Car and Driver, Road & Track, Automobile, Motor Trend and the rest of the magazines further down the car mag food chain are all supported by advertising. Unless a magazine is subsidized by a non-profit organization (e.g. Consumer Reports) or charges an exorbitant price per issue, it can’t survive without advertising. Few readers have problems with ads per se; they consider them literally wallpaper. But when the ads outweigh the content, questions begin to arise about who’s calling the editorial shots. Put a one or two-page ad for a new car in the middle of a glowing review of the same and those suspicions can easily turn to full-scale paranoia. Sneak in a multi-page "special advertising section" formatted to look and read like the rest of the magazine and credibility stretches to breaking point.
Posted by James Zellmer at 9:17 AM

August 3, 2006

The Herd Changes Course and Runs Away From SUV's

Robert Frank:
THE herd instinct is as powerful in humans as in other animal species.

Anyone who doubts it should rent “What Do You Say to a Naked Lady?”, the 1970 film by Allen Funt, the creator of “Candid Camera.” The money scene portrays a man responding to a help-wanted ad. He is directed to a waiting room occupied by men who appear to be other job seekers but are actually Mr. Funt’s confederates. At no apparent signal, these men stand and begin to disrobe. The hapless job seeker’s dismay is evident. Yet, after a few moments, he, too, stands and disrobes. At scene’s end, the men are standing naked, apparently waiting for whatever comes next.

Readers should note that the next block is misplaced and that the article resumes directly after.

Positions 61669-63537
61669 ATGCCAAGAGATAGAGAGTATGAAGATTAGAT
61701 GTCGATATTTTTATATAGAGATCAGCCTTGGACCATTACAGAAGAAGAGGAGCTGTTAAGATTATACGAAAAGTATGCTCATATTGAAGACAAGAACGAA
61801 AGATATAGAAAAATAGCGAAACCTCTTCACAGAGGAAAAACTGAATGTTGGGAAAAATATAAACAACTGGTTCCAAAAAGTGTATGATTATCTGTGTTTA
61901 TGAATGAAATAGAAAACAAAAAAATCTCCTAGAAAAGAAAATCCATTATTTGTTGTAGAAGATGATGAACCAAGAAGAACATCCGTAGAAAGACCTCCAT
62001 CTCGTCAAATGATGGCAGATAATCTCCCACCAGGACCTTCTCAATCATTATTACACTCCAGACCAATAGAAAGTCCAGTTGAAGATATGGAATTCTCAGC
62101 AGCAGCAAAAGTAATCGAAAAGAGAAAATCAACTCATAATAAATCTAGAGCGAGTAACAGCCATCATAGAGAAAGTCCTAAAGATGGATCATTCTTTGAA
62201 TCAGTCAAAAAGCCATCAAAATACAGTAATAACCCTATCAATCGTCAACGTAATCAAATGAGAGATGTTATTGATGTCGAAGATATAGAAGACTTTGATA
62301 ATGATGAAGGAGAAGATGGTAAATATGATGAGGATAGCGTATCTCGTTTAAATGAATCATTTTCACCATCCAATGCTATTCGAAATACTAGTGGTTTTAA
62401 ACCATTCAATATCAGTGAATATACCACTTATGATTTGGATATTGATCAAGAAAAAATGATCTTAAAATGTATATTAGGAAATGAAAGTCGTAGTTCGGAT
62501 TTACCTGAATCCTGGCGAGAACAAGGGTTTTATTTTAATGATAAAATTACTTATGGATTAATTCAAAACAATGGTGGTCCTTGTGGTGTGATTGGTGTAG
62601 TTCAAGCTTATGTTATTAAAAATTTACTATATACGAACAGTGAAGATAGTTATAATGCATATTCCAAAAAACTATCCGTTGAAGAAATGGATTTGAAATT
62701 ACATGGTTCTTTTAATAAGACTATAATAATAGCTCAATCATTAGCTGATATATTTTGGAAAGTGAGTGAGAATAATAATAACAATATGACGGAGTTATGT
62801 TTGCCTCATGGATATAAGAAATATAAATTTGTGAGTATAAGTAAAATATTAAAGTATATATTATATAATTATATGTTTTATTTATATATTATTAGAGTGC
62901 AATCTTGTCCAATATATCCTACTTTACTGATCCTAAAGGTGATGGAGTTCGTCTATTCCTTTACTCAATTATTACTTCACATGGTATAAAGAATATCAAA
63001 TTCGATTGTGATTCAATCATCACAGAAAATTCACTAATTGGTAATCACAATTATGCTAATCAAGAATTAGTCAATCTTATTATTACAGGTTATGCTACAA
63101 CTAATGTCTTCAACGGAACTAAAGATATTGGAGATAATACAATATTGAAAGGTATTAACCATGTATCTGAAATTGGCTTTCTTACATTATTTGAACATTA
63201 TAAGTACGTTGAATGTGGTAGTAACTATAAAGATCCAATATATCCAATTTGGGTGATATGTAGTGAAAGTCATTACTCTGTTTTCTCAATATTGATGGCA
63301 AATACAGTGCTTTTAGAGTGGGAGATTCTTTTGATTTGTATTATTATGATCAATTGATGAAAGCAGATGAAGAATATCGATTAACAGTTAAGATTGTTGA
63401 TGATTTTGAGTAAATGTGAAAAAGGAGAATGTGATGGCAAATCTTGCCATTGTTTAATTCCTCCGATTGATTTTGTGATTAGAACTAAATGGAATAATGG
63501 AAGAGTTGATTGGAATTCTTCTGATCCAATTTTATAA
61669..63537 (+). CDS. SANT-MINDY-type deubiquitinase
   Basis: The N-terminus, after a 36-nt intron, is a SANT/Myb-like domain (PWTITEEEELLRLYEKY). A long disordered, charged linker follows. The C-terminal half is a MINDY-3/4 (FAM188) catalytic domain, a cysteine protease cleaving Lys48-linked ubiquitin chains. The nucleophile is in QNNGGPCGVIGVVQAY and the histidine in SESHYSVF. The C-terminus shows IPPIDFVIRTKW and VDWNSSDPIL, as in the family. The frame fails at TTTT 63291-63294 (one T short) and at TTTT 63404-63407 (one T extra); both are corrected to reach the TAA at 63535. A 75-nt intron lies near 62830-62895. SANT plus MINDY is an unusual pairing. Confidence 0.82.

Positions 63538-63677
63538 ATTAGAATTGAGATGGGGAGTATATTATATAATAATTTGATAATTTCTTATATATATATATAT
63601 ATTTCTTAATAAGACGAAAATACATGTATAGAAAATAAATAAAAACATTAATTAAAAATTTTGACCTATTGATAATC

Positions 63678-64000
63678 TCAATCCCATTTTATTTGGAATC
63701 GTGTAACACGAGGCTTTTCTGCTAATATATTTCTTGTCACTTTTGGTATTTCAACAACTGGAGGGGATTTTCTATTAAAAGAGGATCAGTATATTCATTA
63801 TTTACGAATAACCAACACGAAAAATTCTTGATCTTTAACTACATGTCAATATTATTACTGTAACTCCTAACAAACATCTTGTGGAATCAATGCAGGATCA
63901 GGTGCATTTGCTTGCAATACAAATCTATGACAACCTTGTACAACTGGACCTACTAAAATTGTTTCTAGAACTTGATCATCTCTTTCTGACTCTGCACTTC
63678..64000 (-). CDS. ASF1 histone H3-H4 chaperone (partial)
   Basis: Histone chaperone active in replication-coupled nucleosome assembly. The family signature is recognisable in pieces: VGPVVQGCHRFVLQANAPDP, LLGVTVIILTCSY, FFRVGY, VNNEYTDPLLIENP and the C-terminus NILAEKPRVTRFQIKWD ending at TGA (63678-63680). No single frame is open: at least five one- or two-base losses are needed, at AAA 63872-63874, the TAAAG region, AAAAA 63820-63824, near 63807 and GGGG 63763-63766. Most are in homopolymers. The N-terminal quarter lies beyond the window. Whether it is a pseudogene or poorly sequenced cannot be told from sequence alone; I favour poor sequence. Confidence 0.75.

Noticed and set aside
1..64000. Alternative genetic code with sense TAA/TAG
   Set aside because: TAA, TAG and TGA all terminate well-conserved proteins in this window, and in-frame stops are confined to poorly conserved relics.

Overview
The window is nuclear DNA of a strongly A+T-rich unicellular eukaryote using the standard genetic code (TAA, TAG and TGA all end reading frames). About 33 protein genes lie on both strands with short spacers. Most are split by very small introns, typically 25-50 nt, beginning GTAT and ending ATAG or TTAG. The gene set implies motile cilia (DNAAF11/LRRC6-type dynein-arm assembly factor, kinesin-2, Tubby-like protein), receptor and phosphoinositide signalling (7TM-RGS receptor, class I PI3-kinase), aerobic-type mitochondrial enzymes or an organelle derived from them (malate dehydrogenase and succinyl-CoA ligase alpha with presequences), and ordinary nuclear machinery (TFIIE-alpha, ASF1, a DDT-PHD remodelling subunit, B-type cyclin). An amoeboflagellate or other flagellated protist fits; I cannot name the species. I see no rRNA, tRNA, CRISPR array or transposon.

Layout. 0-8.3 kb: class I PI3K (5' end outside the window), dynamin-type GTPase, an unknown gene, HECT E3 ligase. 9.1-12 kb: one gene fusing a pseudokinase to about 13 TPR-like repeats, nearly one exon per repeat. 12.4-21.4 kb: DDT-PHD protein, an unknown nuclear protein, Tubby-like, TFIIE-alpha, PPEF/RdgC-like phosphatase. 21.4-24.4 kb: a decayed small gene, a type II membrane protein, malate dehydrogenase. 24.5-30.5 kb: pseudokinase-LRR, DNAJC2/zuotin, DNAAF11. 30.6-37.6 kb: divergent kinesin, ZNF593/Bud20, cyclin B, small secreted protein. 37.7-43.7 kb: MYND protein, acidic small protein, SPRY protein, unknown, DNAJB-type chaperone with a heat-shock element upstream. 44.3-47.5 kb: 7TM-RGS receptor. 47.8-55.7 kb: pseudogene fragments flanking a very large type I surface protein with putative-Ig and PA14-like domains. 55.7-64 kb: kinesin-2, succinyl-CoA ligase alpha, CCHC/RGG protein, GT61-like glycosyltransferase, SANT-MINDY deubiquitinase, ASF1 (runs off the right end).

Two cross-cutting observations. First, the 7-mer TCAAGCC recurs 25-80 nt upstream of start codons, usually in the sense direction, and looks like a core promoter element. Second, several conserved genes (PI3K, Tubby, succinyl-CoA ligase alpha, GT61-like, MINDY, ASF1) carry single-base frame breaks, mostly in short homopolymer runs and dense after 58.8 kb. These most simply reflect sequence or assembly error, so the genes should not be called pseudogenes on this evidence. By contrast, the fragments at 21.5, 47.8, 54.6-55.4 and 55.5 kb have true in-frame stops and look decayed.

Clearly, the herd instinct can lead us astray. For the most part, however, the impulse to emulate others serves us well. After all, without drawing on the wisdom and experience of others, it would be almost impossible to cope with the stream of complex decisions we confront.
Frank believes that the SUV craze started when Robert Altman's "The Player" was released in 1992 (Great Movie). "The film’s lead character, the studio executive Griffin Mill (played by Tim Robbins), could have bought any vehicle he pleased. His choice? A Range Rover with a fax machine in the dashboard."

Check out Tesla - an electric car startup.
Posted by James Zellmer at 3:30 PM

July 27, 2006

Kevin York's Motorsports Blog

New Madison resident Kevin York has a motorsports blog.
Posted by James Zellmer at 9:12 AM

July 15, 2006

Land Yachts: Classic 1970's Cadillac Eldorado Convertible